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Old 06-11-2008, 10:29 AM   #41
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If it is for planning purposes I personally would use something closer to 6% (I actually use 5% currently) and adjust it up (or down) for the near term (1-5 years). Nice to use the higher rates and watch the numbers grow 20 to 30 years out; but how realistic is that if the current rates are closer to a much lower rate? Currently, at 68 years old we pull about 1.5% out of the "nestegg" but we have two good COLA'd annuities so that must be factored in.
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Old 06-11-2008, 10:49 AM   #42
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Quote:
Originally Posted by R Wood View Post
If it is for planning purposes I personally would use something closer to 6% (I actually use 5% currently) and adjust it up (or down) for the near term (1-5 years). Nice to use the higher rates and watch the numbers grow 20 to 30 years out; but how realistic is that if the current rates are closer to a much lower rate? Currently, at 68 years old we pull about 1.5% out of the "nestegg" but we have two good COLA'd annuities so that must be factored in.
Maybe I'll withdraw 1.5% too. I haven't really decided. Withdrawals as low as 0.5% plus pension and SS would exceed my current (pre-windfall) level of spending, and I'm not really sure I can figure out how to spend as much as 3%. So, I have a very conservative AA and will be pretty free to vary my withdrawal percentage depending on the market and inflation, if I want to.

The prospect of having my portfolio grow substantially while I spend whatever I want would be ideal. I don't know if things will work out that way, but hey, it's worth a daydream or three.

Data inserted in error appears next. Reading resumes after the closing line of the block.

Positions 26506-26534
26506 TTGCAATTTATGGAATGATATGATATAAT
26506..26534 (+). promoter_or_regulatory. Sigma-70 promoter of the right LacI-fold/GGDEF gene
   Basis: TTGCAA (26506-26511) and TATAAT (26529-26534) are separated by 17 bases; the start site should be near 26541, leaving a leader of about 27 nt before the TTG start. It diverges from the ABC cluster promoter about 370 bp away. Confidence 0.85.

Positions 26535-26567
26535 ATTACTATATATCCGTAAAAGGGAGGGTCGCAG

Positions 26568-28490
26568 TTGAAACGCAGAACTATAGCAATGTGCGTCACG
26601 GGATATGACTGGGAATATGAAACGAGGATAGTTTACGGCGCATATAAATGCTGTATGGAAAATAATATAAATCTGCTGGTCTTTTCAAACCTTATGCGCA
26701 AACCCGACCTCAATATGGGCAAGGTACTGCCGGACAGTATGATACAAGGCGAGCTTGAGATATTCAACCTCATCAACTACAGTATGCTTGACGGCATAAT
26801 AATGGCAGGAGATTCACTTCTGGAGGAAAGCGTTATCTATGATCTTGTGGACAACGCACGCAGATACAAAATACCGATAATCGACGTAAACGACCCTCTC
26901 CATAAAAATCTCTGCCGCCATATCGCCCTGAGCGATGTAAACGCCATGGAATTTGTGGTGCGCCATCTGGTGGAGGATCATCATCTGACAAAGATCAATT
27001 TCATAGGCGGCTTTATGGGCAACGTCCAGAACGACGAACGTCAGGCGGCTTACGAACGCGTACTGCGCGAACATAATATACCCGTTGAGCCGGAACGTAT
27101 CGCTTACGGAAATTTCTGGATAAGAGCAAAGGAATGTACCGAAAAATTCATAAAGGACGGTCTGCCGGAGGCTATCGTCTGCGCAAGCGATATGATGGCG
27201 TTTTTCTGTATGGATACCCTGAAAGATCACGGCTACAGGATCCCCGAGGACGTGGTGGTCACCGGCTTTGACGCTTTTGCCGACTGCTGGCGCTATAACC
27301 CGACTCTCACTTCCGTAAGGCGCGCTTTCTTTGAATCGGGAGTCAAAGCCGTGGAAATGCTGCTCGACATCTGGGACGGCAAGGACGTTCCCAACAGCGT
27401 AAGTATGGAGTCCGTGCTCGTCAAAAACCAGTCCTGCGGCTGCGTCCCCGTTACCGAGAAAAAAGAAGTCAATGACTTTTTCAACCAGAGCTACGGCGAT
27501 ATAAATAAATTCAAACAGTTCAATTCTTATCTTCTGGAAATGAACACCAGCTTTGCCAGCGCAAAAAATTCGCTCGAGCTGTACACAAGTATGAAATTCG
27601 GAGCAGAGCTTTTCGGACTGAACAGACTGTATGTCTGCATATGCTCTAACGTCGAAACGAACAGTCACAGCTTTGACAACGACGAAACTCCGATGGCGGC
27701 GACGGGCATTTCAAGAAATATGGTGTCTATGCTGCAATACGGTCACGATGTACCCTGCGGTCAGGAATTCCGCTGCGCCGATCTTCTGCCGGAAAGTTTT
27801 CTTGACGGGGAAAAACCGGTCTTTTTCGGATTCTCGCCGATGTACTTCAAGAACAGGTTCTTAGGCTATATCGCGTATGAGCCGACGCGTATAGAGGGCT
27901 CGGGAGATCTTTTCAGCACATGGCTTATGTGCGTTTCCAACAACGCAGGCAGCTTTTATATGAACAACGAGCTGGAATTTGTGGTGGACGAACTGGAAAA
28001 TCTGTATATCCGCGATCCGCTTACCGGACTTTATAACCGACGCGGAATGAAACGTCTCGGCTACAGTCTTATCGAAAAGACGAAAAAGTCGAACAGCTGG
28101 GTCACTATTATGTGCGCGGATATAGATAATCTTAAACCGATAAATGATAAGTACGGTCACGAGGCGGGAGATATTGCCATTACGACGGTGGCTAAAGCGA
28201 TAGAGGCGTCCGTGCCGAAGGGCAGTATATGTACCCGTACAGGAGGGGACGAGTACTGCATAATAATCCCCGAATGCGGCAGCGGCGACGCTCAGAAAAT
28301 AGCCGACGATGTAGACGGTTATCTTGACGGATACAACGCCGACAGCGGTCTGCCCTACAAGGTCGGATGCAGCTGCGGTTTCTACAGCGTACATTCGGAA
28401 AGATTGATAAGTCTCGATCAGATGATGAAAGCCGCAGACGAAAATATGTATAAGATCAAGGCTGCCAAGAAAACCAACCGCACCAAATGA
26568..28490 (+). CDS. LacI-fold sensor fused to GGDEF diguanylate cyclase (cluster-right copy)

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Old 06-14-2008, 04:04 AM   #43
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I use 10% for equities, 6% for bonds, and 3% for cash...which are the only 3 asset classes I use. From there you can calculate a mixed return rate as follows:

Example for me at age 46:
80% stocks x 10% = .08
10% bonds x 6% = .006
10% cash x 3% = .003

.08 + .006 +.003 = 8.9%

As I approach rehirement at age 53, I'll likely be more like 40% stocks, 40% bonds, 20% cash, so my rate would be more like 7.6%.

Historical returns are one marker...but it depends on which period you select. From 1963 - 1993, the broad market returned 11.8%/year.

For the S&P, rates are slightly lower, as they exclude small, growth-oriented companies....see here Fun with Compounded Annual Growth Rates (CAGR).

Within my stocks, I hold about 60% large cap, 20% growth, and 20% international....which is why i use 10%.

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Old 06-14-2008, 09:10 AM   #44
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For the S&P, rates are slightly lower, as they exclude small, growth-oriented companies....see here Fun with Compounded Annual Growth Rates (CAGR).

Within my stocks, I hold about 60% large cap, 20% growth, and 20% international....which is why i use 10%.
Interesting. Most suggestions to tilt that I have read go toward value stocks. Any particular reason to tilt toward growth? Personal preference?
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